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Facebook says gov’ts exploited its platform to manipulate opinion

Gelo Gonzales
Facebook says gov’ts exploited its platform to manipulate opinion
The social network admits that governments have used its services to mount 'information operations' to achieve certain political outcomes

MANILA, Philippines – Facebook just took a step forward in the battle against misinformation, disinformation, fake news, and propaganda.

On Thursday, April 27, the social network admitted that organized government and non-state actors use its platform for “information operations.” 

Information operations were at the heart of a white paper authored by Facebook’s security and intelligence teams.

The teams defined these operations as “actions taken by organized actors (governments or non-state actors) to distort domestic or foreign political sentiment, most frequently to achieve a strategic and/or geopolitical outcome.” Facebook enumerated some of these actions:  false news, disinformation, and the use of a network of fake accounts aimed at manipulating public opinion. (Read: Fake accounts, manufactured reality on social media)

The networks of fake accounts, which Facebook officially labeled “false amplifiers,” can also be used to swarm on those who may have an opinion incongruent to the actors’ messaging or propaganda. Facebook said this swarming is used in “discouraging specific parties from participating in discussion.”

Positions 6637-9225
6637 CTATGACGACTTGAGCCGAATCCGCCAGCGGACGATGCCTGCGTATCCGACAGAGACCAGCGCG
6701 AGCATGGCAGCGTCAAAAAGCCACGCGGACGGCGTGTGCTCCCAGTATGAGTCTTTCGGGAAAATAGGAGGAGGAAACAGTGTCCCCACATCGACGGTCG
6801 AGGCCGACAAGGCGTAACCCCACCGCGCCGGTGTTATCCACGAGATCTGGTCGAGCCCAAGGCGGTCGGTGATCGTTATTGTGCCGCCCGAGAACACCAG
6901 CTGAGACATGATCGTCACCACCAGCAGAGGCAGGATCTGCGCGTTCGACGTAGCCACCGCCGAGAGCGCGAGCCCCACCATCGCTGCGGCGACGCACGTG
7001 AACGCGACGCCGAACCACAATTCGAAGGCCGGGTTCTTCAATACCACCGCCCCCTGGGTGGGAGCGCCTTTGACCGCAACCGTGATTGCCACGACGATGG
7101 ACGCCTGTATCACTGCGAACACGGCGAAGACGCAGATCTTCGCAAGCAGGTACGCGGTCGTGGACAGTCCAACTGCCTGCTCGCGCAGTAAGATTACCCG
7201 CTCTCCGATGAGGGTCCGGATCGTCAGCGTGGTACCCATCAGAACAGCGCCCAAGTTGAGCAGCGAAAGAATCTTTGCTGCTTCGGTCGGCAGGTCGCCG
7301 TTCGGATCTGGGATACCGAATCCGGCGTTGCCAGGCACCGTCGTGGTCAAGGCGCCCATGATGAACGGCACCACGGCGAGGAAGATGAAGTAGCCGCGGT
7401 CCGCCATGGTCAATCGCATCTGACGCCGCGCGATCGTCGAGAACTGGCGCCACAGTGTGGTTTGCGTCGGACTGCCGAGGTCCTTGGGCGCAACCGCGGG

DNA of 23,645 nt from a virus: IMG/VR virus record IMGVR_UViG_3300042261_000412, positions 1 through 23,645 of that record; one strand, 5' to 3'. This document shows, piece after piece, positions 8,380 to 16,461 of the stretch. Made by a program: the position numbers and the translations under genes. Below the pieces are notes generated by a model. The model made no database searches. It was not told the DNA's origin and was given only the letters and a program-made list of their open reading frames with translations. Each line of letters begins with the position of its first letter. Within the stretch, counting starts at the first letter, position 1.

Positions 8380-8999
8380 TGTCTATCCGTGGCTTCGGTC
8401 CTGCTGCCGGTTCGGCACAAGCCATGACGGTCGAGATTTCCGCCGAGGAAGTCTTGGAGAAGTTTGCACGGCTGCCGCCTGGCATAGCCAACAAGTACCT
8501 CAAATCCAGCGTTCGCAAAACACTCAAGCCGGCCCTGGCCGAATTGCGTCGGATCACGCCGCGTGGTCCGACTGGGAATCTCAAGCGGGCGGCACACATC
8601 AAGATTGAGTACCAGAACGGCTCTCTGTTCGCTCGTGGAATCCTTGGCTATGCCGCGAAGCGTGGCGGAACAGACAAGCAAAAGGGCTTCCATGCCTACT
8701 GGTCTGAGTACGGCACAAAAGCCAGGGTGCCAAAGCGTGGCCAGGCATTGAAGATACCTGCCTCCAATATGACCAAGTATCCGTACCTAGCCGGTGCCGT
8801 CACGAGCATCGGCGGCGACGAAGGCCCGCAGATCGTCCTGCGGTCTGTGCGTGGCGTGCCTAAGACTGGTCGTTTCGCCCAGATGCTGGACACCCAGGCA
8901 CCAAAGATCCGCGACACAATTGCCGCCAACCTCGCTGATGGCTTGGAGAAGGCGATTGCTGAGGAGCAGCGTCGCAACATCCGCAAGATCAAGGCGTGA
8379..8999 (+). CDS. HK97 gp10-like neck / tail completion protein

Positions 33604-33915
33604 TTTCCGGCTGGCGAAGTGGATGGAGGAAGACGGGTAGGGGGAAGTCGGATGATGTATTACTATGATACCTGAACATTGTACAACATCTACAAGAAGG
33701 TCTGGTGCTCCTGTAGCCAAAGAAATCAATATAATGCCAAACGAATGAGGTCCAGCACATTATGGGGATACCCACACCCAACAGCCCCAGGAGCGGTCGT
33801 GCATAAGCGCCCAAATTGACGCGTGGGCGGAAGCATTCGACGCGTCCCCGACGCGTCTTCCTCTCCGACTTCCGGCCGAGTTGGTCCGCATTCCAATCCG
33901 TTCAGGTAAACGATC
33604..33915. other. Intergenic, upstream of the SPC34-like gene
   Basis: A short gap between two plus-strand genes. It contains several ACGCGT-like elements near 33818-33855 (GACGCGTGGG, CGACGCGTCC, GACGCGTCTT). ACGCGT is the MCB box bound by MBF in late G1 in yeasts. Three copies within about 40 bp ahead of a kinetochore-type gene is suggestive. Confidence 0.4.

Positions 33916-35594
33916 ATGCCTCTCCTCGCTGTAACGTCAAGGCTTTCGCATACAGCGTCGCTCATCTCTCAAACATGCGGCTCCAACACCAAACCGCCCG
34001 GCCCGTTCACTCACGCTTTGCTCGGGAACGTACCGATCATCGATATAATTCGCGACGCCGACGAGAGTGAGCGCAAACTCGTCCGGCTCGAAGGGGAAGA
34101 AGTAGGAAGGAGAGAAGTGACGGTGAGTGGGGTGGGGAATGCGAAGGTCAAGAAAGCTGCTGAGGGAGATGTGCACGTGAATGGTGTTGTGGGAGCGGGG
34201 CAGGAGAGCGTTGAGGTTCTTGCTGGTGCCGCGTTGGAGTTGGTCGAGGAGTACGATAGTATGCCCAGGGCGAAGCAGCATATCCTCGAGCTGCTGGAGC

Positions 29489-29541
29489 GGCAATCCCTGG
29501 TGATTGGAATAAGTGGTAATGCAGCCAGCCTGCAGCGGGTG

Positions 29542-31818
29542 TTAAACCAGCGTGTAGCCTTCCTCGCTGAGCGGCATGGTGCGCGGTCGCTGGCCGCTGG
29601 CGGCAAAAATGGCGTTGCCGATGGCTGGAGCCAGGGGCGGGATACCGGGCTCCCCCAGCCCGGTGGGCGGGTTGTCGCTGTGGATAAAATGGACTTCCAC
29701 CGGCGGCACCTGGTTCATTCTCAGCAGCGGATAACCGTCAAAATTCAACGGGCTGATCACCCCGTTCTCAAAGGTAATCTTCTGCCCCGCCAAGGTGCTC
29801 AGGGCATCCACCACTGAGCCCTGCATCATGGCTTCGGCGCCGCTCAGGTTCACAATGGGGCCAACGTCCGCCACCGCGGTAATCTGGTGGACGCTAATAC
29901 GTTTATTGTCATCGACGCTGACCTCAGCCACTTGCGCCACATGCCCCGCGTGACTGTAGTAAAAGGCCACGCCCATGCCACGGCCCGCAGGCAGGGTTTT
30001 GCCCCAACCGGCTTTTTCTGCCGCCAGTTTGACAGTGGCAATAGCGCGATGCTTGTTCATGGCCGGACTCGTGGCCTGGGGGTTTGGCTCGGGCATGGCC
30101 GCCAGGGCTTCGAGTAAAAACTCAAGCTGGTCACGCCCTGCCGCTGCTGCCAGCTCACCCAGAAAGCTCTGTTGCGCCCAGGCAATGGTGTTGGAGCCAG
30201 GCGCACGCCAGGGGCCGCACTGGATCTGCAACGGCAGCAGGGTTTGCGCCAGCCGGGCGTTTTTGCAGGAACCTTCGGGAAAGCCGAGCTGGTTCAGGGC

Anyone who’s been on Facebook long enough is most likely aware that fake news is prevalent in the social network and that it is very easy to make a fake Facebook account. Facebook itself knows that too, and has regularly rolled out a number of tools and algorithmic changes to remove false content, among others. The white paper, however, marks the first time that Facebook has directly linked such content to the government and other actors that may be in support of certain political groups.

Mounting information operations sometimes comes with little risk and is not expensive, said Facebook, which makes it a viable, feasible propaganda tool. That the network has massive, global reach wherein everyone is a potential amplifier of messaging only adds to the appeal of Facebook as a way to sway opinion – by hook or by crook.  

Major features of information operation

Facebook revealed the 3 major features of information operation that they believed have been attempted on the social network:

  1. Targeted data collection, with the goal of stealing, and often exposing, non-public information that can provide unique opportunities for controlling public discourse.
  2. Content creation, false or real, either directly by the information operator or by seeding stories to journalists and other third parties, including via fake online personas.
  3. False amplification, which we define as coordinated activity by fake accounts with the intent of manipulating political discussion (e.g., by discouraging specific parties from participating in discussion or amplifying sensationalistic voices over others).